FDA Still Reviewing Safety Data on Spray-on Sunscreens.

Spray-on sunscreen is quick, easy and convenient but is it safe and effective? In short, the Food and Drug Administration doesn’t even know. The safety and effectiveness of spray-on sunscreens has come under question by the FDA not only for the risk of consuming airborne particles but also for the effectiveness of the product being applied to the skin. In August, the New York Times (8/22, Saint Louis) “Well” blog responded to the safety question, highlighting concerns that harmful particles in spray-on sunscreens can spread and inhaled, or even get into one’s eyes. Recently, with the number of spray-on sunscreens increasing, the FDA is asking product makers to demonstrate their effectiveness and safety over rub on sunscreens. They are also urging product makers to add warning labels advising consumers to avoid breathing in the product and warn consumers about the risk of burns when applied near an open flame. The Environmental Working Group, an advocacy organization dedicated to promoting healthier lives for all Americans, has also responded to the issue warning consumers to avoid all spray-on sunscreens of any particle size, especially ones that use mineral ingredients like zinc oxide and titanium dioxide, which they say may pose problems if inhaled.”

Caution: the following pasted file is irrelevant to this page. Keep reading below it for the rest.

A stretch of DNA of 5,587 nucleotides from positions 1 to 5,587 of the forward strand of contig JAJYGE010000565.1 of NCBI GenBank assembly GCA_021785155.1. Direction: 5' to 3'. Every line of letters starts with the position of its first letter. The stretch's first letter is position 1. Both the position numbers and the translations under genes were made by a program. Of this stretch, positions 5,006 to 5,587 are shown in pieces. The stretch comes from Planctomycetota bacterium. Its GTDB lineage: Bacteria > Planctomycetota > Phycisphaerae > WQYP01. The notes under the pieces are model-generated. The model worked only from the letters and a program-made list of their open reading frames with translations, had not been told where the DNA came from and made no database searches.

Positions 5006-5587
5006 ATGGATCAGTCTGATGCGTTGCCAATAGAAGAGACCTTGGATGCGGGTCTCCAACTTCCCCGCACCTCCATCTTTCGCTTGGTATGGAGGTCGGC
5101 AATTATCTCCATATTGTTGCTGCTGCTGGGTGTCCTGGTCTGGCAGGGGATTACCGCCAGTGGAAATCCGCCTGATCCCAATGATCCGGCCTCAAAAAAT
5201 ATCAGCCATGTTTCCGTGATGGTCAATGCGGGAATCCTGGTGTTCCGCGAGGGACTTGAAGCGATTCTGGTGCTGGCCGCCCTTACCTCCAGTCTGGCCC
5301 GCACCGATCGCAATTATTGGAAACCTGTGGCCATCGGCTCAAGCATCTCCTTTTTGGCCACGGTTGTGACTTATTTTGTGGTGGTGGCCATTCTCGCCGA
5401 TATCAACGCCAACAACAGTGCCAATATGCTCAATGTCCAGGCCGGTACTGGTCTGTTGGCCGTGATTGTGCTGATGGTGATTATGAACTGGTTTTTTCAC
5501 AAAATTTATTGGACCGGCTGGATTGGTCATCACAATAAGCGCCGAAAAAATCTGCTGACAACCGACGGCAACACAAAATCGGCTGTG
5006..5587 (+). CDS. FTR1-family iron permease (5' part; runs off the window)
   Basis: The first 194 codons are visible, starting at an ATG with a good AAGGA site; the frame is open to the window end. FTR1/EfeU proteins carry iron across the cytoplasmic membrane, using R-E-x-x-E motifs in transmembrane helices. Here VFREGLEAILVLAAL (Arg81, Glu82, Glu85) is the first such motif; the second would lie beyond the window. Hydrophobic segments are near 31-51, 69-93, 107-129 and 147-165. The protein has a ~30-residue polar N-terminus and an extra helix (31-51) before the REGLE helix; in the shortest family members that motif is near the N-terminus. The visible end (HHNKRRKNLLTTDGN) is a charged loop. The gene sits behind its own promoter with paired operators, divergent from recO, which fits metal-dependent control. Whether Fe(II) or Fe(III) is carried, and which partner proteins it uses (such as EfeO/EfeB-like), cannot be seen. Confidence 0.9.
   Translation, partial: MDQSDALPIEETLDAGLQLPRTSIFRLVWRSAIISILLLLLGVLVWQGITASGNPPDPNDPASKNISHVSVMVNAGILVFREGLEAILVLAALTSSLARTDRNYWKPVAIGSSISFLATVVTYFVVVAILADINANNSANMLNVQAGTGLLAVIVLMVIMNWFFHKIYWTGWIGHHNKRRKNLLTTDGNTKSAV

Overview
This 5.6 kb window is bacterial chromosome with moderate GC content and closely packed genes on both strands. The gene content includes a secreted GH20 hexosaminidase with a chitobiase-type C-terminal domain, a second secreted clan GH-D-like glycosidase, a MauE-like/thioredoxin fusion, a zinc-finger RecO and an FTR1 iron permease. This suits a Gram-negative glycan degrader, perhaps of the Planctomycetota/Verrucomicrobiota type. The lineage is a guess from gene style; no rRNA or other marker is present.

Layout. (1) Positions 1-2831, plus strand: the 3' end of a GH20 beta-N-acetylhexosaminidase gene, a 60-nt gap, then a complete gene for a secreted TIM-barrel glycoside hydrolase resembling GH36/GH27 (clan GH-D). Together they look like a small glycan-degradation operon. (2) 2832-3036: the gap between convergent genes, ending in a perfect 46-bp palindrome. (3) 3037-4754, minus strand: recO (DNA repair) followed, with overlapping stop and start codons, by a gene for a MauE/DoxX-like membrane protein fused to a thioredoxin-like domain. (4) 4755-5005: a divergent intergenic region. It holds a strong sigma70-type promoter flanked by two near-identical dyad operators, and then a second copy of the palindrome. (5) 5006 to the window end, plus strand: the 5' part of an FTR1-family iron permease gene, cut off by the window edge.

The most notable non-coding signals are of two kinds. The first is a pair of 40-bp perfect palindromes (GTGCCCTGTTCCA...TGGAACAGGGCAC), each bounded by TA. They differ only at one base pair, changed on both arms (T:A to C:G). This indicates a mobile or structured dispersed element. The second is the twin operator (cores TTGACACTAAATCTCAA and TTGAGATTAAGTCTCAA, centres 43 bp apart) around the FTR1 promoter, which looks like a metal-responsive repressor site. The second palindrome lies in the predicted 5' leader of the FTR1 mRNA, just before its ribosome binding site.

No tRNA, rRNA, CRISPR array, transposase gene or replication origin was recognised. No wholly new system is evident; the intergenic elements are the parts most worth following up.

Dr. Steven Lipsky

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